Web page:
Safety plans are important to have in every construction job, whether it’s a small project or complex because it serves several purposes: It gives all workers the correct information that they have to know to handle certain unexpected situations such as accidents and mishaps in the worksite. For construction jobs, the safety plan usually takes into account the following scenarios or hazards that they want to avoid or mitigate. Some examples of these are equipment failure, operator failure of heavy equipment, fire and electrical hazards, chemical exposure, improper handling of materials especially heavy object, noise pollution, lack of cleanliness, and organization that can lead to accidents.  Having a well-thought-out safety plan also signifies that the contractor’s or subcontractor’s company has the best interest of their workers, especially with their health and safety. Ensuring that a worksite is safe to work in can help workers be more productive. This article will guide you on how to make a subcontractor safety plan.

8+ Subcontractor Safety Plan Samples

1. Subcontractor Site Specific Safety Plan Template

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2. Subcontractor Safety Management Plan

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3. Subcontractor Site Specific Safety Plan Form

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4. Subcontractor Safety Plan

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5. Subcontractor Safety Plan Checklist

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6. Sample Subcontractor Safety Plan

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7. Subcontractor Health and Safety Management Plan

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8. Subcontractor Safety Requirements Management Plan

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9. Subcontractor Safety Representative Plan

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What is a Safety Plan?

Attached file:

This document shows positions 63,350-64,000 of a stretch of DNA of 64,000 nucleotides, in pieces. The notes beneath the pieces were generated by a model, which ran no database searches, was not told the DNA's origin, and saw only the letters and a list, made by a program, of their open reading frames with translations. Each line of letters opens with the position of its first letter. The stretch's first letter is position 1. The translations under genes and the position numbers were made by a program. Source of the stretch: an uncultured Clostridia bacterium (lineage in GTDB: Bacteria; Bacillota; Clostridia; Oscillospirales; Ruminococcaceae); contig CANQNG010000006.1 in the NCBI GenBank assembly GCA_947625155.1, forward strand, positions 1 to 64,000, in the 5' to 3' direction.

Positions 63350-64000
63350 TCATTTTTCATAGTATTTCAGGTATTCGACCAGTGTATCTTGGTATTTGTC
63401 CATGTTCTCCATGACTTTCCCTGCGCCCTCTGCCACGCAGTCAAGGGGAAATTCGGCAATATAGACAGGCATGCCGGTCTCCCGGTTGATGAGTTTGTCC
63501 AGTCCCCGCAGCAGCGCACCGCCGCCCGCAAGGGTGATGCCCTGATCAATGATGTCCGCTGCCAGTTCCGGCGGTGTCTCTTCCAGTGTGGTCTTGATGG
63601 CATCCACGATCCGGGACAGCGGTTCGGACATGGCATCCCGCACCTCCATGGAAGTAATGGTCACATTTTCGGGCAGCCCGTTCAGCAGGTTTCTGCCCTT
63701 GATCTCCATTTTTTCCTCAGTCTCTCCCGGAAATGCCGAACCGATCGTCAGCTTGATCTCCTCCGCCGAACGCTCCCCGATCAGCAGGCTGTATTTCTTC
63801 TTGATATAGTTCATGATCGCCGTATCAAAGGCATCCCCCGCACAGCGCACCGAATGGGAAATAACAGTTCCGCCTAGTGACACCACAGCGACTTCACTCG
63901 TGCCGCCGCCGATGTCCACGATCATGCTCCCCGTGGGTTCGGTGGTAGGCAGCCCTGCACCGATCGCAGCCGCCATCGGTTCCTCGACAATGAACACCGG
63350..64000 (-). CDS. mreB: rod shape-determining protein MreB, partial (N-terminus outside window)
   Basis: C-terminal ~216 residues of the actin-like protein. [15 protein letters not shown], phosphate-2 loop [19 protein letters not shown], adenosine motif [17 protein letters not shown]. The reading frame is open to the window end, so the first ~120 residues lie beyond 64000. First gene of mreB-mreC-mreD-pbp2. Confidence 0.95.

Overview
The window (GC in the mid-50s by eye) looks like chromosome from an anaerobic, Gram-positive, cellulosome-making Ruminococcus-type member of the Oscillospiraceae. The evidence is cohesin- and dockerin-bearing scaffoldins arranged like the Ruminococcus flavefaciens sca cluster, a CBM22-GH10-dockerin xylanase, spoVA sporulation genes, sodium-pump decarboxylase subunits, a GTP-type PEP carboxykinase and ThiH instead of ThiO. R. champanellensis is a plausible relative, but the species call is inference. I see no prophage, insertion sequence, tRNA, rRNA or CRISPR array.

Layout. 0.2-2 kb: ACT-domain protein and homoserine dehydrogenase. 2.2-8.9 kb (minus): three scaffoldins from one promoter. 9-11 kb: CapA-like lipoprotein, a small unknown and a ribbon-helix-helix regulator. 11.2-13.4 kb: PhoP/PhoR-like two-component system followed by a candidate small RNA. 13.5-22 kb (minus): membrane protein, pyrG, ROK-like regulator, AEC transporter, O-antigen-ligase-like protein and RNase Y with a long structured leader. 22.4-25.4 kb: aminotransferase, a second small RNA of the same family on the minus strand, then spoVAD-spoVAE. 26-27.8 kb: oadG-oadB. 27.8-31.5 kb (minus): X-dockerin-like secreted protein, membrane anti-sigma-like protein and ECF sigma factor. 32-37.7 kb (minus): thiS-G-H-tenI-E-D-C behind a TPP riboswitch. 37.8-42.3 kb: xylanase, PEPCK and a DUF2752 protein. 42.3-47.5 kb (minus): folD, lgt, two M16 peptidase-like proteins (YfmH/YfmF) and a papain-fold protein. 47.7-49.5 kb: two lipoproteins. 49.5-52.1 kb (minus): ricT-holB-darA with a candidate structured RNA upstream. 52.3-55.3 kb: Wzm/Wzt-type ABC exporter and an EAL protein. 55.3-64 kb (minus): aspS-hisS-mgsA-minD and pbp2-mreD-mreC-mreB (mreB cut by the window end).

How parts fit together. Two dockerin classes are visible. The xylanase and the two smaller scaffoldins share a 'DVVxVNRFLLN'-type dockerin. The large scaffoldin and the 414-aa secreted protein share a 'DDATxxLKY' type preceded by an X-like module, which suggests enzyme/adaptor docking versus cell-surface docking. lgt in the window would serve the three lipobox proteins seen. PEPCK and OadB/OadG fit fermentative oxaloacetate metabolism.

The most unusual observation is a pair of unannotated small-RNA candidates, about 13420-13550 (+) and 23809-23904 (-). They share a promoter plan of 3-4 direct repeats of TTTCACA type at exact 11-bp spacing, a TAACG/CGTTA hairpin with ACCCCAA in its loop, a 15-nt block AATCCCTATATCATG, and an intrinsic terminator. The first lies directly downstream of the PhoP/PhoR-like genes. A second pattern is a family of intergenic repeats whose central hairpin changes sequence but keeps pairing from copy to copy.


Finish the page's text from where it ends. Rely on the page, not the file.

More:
A safety plan is a written document that gives a specific and detailed framework for safety practices in the workplace. Safety plans are targeted to a specific activity or department in the workplace.

Details to Include in a Subcontractor Safety Plan

The following information below should be included in the safety plan:

  1. Project name and project location
  2. Description and a visual diagram of the subcontractor’s project
  3. List and description of site conditions and exposures
  4. Travel routes of delivery of objects and equipment within the worksite
  5. Description of building entries and stairwells
  6. Location of any hazardous materials and written protocols for dealing with those materials
  7. Safety standards and location of any potential dangerous spots on the worksite
  8. Hazard communication and response plan in case of an accident
  9. First aid protocols
  10. Clear definition of roles and responsibilities for each worker and subcontractor
  11. Contact information of safety representatives and emergency contacts
  12. List of construction site safety rules
  13. Immediate action to take in case of emergencies and accidents
  14. Procedures to secure the area in case of a security breach
  15. Method(s) of communication to alert the important personnel about incidents
  16. Instructions of safe handling and application with equipment and hazardous chemicals
  17. List of protective gear needed for workers to wear, such as masks, hard hats, or gloves
  18. Evacuation routes
  19. Reporting and data collection procedures
  20. Training plans
  21. Waste or equipment disposal plan

FAQs

What are the 3 Es of safety?

The 3Es of safety in the workplace are engineering, enforcement, and education.

What are the responsibilities of a contractor?

A contractor’s responsibilities include applying for building permits, securing the property, providing temporary utilities on the worksite, managing personnel on-site, providing site surveying and engineering, disposing or recycling construction waste, and monitoring schedules of the job being done.

Why some site-specific safety plans fail?

A safety plan sometimes fails because the details in it do not address particular issues specific to a given site. For example, the safety plan might fail to take into account project specifics, such as the site layout that can affect the safety of all workers. It might also leave out important information regarding any dangerous chemical components used in the project, an accurate visual diagram of the site, or important details about the location of the worksite that will affect the construction job being done there.

Before you print the final copy of the safety plan that you will use to orient your workers and other contractors during the job on the construction site,  make sure to check it and review it for any grammatical errors or inaccurate details. You may ask a colleague to help you out in the editing process to ensure no details are spared and your safety plan is organized well to make it look professional. To help you get started on writing the safety plan, download our free sample templates above to use as your guide!

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